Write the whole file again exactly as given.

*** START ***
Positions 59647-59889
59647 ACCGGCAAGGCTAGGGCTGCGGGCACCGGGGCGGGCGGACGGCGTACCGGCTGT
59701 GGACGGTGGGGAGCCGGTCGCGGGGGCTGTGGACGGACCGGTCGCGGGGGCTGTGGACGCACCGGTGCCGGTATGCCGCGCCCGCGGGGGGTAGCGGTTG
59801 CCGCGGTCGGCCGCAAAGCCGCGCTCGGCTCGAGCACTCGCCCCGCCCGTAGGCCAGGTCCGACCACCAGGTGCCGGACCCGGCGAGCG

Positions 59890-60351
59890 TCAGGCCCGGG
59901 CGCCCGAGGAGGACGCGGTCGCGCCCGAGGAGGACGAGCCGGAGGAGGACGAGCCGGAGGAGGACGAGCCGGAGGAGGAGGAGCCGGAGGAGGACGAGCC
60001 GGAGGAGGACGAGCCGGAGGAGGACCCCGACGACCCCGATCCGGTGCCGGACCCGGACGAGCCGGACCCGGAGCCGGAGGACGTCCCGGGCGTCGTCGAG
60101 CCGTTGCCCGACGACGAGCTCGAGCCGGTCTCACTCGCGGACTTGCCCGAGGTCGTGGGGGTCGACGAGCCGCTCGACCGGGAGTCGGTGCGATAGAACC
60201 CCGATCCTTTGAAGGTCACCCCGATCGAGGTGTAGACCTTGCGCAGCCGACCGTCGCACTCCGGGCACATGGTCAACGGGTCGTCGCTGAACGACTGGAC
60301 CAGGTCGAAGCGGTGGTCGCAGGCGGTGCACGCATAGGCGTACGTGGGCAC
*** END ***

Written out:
Positions 59647-59889
59647 ACCGGCAAGGCTAGGGCTGCGGGCACCGGGGCGGGCGGACGGCGTACCGGCTGT
59701 GGACGGTGGGGAGCCGGTCGCGGGGGCTGTGGACGGACCGGTCGCGGGGGCTGTGGACGCACCGGTGCCGGTATGCCGCGCCCGCGGGGGGTAGCGGTTG
59801 CCGCGGTCGGCCGCAAAGCCGCGCTCGGCTCGAGCACTCGCCCCGCCCGTAGGCCAGGTCCGACCACCAGGTGCCGGACCCGGCGAGCG

Positions 59890-60351
59890 TCAGGCCCGGG
59901 CGCCCGAGGAGGACGCGGTCGCGCCCGAGGAGGACGAGCCGGAGGAGGACGAGCCGGAGGAGGACGAGCCGGAGGAGGAGGAGCCGGAGGAGGACGAGCC
60001 GGAGGAGGACGAGCCGGAGGAGGACCCCGACGACCCCGATCCGGTGCCGGACCCGGACGAGCCGGACCCGGAGCCGGAGGACGTCCCGGGCGTCGTCGAG
60101 CCGTTGCCCGACGACGAGCTCGAGCCGGTCTCACTCGCGGACTTGCCCGAGGTCGTGGGGGTCGACGAGCCGCTCGACCGGGAGTCGGTGCGATAGAACC
60201 CCGATCCTTTGAAGGTCACCCCGATCGAGGTGTAGACCTTGCGCAGCCGACCGTCGCACTCCGGGCACATGGTCAACGGGTCGTCGCTGAACGACTGGAC
60301 CAGGTCGAAGCGGTGGTCGCAGGCGGTGCACGCATAGGCGTACGTGGGCAC